In 2003, Ishmael Butler left New York City, his home for more than a decade, and returned to his birthplace of Seattle to care for his aging mother. He had moved to the East Coast in the late 1980s to break into the music industry and, while interning for a small record label in New York, he formed Digable Planets with Craig “Doodlebug” Irving and Mariana “Ladybug Mecca” Vieira. The group released a pair of albums—1993’s Reachin’ and Blowout Comb in 1994—before disbanding in 1995. (They’d reconvene a decade later for a reunion tour). Butler’s return to the Northwest reinvigorated a music career that had mostly been put on hold. Though he’d briefly reinvented himself in the early 2000s with his hip-hop funk band Cherrywine, the group never really enjoyed commercial success. “I just thought my music career was over,” Butler says today. “I had sorta reconciled that fact. I was getting older. I was in my 30s, and I was just like, ‘It’s too late to be a rapper.’ And so, I was just making music because I was compelled to.”
Butler had a few rough ideas for new music that sounded completely different from his output to date. The new songs were a spacey blend of sounds that required deep concentration to fully appreciate. With the help of a few local musicians, those sketches became the foundation for Shabazz Palaces, Butler’s popular Afrofuturist rap duo with Tendai “Baba” Maraire. Even then, Maraire says, it took some coercing to get Butler to reveal what he’d been working on.
Though Butler and Maraire are the faces of Shabazz Palaces, engineer Erik Blood is the group’s secret weapon. You won’t see him on stage, but he plays a major role in the recording process. “When we first got together, we spent a few weeks just hanging in the studio with a ton of music Ish had made over time,” Blood says. “And together we fleshed and finished what became the first two Shabazz EPs.” Now, Blood is enjoying his own moment in the sun with Knife Knights, his production duo with Butler that is, at long last, releasing music of its own.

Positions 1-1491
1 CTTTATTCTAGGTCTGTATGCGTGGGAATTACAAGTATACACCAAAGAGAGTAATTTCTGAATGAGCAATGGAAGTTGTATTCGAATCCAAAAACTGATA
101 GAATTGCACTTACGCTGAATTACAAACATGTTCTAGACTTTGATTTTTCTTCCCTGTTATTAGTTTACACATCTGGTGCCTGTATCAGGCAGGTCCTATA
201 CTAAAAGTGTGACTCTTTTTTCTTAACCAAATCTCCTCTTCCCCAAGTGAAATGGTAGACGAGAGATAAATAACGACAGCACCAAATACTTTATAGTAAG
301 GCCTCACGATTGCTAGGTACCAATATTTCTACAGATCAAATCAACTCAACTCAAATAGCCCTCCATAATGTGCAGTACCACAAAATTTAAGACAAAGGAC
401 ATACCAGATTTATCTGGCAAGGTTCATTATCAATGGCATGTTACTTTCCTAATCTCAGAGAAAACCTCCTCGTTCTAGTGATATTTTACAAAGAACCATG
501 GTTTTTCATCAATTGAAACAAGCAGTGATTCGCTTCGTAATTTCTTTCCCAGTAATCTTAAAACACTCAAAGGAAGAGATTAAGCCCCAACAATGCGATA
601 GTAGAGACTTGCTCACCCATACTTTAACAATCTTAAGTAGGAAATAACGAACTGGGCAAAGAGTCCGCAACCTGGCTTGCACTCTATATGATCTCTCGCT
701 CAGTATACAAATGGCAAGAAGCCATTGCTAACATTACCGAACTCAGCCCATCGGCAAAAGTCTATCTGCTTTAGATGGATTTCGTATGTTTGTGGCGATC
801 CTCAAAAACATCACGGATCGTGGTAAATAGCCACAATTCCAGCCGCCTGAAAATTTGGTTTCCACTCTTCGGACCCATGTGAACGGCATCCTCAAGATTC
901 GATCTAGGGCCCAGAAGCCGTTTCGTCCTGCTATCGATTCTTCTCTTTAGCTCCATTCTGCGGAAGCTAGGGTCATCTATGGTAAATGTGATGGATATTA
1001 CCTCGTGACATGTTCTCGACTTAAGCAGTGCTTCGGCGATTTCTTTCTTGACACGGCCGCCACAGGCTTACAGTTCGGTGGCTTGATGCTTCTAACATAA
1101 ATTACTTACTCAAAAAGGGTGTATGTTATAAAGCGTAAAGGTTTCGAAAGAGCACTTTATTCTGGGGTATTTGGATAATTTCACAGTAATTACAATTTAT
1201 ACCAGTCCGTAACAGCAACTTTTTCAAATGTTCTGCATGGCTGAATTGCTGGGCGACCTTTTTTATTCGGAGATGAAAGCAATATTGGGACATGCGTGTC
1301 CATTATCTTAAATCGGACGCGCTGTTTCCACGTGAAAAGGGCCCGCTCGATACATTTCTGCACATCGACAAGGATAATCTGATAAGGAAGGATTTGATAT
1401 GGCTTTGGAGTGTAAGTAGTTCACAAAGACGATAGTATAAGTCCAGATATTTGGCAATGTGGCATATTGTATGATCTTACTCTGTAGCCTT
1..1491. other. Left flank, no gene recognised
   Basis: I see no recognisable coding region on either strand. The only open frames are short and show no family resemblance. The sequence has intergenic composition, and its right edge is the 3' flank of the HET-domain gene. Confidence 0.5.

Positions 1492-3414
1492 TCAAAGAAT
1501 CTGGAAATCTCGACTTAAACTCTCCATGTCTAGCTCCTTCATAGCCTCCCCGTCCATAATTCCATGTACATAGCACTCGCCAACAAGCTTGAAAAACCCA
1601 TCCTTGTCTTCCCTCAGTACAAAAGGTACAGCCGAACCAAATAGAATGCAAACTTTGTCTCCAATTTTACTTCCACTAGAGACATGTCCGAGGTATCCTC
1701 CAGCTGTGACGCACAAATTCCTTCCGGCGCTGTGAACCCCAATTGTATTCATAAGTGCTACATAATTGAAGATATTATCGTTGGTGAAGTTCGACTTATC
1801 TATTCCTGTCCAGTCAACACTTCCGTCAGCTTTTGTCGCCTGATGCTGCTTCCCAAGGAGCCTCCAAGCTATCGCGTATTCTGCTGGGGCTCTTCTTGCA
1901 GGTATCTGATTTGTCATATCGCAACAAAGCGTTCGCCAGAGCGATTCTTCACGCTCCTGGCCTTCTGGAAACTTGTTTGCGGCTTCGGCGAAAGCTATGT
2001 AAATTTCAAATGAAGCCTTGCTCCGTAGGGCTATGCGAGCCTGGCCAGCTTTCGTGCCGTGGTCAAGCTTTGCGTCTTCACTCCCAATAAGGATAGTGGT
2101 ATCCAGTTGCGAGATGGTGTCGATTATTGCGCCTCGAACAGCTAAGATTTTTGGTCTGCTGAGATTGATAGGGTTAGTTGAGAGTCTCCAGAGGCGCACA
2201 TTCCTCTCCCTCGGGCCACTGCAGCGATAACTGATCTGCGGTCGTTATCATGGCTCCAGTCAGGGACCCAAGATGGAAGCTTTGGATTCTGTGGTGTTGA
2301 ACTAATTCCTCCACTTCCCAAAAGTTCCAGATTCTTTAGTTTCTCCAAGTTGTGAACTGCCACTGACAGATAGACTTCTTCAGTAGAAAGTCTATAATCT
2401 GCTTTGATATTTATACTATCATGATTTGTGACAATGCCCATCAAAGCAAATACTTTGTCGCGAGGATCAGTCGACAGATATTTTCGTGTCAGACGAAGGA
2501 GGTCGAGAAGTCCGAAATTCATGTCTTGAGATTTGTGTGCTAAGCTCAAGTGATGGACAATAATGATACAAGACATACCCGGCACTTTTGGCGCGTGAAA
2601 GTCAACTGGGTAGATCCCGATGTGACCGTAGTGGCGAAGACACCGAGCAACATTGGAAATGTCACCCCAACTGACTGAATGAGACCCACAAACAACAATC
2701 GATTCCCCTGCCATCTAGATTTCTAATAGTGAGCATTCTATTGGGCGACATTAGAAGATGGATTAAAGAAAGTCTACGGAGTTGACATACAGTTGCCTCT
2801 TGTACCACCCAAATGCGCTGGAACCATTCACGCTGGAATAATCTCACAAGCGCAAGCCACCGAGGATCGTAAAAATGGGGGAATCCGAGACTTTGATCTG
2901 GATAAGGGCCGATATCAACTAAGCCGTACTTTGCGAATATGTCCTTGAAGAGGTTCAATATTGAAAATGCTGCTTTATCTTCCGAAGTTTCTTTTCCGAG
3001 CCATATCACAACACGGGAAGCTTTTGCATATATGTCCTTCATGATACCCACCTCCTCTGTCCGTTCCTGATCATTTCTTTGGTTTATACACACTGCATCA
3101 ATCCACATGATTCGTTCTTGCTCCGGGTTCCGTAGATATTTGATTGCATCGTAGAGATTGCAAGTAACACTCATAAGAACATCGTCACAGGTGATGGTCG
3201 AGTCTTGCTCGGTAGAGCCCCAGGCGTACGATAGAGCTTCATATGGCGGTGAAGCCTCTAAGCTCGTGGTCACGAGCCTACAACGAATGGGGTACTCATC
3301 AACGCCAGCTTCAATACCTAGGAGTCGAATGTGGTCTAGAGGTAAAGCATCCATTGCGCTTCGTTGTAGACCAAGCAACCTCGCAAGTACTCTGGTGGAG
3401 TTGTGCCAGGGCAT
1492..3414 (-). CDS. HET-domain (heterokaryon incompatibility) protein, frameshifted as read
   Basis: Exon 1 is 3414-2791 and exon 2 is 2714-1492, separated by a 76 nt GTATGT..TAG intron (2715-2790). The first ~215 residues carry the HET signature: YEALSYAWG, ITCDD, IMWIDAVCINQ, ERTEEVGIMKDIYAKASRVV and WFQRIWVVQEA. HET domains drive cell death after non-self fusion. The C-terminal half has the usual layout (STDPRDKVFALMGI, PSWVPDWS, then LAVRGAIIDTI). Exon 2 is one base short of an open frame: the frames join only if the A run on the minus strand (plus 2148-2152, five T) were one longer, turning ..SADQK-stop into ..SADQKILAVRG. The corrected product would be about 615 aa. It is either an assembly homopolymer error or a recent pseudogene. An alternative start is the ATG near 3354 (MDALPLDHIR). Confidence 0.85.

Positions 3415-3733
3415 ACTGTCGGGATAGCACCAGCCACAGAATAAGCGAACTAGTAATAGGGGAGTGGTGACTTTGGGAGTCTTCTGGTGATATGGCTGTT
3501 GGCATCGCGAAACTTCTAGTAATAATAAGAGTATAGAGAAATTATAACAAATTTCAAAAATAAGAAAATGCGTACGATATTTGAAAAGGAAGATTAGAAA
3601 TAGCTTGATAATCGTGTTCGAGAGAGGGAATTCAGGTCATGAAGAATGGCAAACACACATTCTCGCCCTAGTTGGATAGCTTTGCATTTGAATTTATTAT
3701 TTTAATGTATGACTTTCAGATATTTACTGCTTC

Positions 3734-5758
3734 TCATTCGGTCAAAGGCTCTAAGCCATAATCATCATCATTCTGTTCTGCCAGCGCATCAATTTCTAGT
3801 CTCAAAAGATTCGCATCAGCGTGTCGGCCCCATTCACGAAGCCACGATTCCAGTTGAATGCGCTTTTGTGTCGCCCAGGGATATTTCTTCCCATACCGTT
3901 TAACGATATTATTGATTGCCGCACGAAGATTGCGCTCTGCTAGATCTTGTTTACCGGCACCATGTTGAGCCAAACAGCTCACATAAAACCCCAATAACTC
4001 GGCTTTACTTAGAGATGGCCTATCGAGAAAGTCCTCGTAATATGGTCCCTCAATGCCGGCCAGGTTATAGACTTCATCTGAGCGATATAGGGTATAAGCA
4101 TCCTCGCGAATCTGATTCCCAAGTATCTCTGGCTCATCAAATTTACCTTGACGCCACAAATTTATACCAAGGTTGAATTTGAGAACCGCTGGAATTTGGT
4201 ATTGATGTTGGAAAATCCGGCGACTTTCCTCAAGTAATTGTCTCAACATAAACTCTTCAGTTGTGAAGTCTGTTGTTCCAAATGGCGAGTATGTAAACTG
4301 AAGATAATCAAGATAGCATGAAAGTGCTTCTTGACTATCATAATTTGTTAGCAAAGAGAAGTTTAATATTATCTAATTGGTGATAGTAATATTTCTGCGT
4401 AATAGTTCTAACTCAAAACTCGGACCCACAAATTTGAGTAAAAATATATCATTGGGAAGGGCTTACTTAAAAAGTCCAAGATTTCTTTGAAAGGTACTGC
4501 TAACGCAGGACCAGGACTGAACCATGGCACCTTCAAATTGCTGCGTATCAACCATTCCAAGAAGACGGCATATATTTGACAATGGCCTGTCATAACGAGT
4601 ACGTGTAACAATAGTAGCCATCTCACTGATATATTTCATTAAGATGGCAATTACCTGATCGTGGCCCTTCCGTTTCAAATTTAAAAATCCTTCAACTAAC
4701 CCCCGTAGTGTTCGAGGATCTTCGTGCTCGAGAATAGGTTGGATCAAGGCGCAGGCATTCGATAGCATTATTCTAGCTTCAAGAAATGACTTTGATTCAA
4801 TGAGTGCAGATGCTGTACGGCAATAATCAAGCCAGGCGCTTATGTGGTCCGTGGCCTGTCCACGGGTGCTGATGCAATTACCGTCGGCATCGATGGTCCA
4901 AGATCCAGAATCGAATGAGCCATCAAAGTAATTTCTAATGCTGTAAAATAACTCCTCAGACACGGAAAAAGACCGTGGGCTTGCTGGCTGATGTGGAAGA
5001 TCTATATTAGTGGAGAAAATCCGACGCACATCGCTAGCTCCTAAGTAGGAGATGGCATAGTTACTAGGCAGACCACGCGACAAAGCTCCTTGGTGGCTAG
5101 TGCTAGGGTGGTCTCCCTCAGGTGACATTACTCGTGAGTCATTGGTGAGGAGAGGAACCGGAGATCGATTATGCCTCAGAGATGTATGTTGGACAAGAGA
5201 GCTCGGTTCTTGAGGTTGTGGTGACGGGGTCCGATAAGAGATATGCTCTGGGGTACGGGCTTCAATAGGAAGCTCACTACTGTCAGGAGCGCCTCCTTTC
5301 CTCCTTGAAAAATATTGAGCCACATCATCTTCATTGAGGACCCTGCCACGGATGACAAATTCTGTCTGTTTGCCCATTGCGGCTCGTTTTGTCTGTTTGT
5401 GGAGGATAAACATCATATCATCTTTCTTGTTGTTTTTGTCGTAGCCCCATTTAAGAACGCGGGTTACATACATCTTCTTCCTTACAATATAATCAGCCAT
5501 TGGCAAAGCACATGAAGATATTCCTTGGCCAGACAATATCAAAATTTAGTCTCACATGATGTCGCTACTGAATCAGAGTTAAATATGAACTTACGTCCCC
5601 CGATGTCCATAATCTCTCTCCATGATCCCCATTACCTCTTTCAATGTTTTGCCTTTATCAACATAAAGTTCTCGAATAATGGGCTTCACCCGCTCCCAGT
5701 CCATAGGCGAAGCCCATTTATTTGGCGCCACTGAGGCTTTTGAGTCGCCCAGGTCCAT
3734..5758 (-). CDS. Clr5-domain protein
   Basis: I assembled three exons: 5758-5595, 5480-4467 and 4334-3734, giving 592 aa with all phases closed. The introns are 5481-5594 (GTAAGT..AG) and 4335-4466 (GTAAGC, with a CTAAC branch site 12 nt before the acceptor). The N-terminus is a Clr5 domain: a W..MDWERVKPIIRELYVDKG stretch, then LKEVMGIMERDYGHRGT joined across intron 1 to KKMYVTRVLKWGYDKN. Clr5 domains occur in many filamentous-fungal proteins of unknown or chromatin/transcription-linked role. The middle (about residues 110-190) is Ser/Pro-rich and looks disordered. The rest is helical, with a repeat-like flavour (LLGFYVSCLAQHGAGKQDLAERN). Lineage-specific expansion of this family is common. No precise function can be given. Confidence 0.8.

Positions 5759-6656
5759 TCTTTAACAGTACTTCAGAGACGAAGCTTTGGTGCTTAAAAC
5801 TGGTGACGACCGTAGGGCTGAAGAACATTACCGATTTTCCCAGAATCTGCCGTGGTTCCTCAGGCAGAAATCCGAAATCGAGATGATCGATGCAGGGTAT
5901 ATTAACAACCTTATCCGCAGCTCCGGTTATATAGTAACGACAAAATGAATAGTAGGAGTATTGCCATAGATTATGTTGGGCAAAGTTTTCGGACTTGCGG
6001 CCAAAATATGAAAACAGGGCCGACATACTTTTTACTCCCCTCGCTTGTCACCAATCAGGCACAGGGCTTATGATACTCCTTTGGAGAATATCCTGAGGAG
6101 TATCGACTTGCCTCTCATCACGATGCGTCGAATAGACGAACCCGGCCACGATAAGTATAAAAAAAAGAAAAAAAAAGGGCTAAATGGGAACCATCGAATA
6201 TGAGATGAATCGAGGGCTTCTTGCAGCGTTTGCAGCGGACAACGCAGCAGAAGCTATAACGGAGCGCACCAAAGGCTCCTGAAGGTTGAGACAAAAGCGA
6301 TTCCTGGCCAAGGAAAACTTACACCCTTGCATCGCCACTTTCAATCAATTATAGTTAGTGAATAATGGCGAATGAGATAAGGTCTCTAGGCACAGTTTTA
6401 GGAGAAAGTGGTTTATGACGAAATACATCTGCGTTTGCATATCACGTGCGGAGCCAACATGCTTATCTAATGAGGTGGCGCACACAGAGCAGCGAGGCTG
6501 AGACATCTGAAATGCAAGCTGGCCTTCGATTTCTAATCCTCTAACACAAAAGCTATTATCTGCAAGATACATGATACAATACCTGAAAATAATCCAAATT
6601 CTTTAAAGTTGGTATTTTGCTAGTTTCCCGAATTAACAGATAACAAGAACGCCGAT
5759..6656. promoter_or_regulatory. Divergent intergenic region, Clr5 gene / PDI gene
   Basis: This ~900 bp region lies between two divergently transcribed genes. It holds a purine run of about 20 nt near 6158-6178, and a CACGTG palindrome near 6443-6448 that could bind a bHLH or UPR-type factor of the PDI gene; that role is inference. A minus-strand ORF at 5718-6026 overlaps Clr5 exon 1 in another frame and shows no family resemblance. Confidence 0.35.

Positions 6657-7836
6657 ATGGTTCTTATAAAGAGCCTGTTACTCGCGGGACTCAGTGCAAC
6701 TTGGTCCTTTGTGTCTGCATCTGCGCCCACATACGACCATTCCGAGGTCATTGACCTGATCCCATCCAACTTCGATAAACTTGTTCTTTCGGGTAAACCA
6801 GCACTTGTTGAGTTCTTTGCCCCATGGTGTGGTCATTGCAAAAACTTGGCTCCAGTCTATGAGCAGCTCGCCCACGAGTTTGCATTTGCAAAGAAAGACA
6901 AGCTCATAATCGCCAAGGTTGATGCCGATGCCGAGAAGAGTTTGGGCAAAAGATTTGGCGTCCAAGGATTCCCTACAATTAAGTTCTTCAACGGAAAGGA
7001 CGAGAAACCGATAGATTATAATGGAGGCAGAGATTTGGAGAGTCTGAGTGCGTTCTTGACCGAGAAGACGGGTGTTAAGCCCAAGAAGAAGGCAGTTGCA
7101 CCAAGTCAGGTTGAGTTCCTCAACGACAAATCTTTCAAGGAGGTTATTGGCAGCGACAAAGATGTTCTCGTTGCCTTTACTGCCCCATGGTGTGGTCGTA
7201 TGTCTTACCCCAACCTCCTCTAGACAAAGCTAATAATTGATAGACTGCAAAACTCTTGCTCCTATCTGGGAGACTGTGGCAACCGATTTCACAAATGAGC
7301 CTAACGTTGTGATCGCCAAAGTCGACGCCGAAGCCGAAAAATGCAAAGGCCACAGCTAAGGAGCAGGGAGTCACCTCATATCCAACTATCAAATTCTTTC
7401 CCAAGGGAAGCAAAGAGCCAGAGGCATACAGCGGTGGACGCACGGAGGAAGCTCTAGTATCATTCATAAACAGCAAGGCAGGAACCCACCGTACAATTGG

Recorded over three studio sessions, 1 Time Mirage leapfrogs across several different genres and subgenres, pulling hip-hop, psychedelic soul, and shoegaze into an 11-track set of chaotic noise. Between the woozy bounce of “Seven Wheel Motion,” the house-inflected stomp of “Can’t Draw The Line,” and the hazy pop of “Come On Let’s Go,” the album is easily as esoteric as anything created by Shabazz Palaces; but the music here feels lusher and more sophisticated. Butler says the name Knife Knights is supposed to evoke the 1980s club scene: “Sex. Music. Dance. Danger.”
While the music of Shabazz Palaces is a guide to the inner workings of Butler’s brain, Knife Knights is more of a collaborative effort, meant to reflect the magic between he and Blood. “We wanted to capture everything in one or two takes,” Blood says of the Knife Knights album sessions. “It was all about capturing the spontaneity of the moment. Then we took that and kinda whittled away at it, and built it up in the mix into the finished songs. That’s why it sounds very spontaneous and energetic.”
Blood stresses that this isn’t a side project;—it’s an organic expansion of the decade-old Shabazz Palaces experience, meant to bring even more listeners into their distinctive world. As he says: “I’d [like to] believe that artists still try to impress each other with beautiful things they create instead of chasing money.”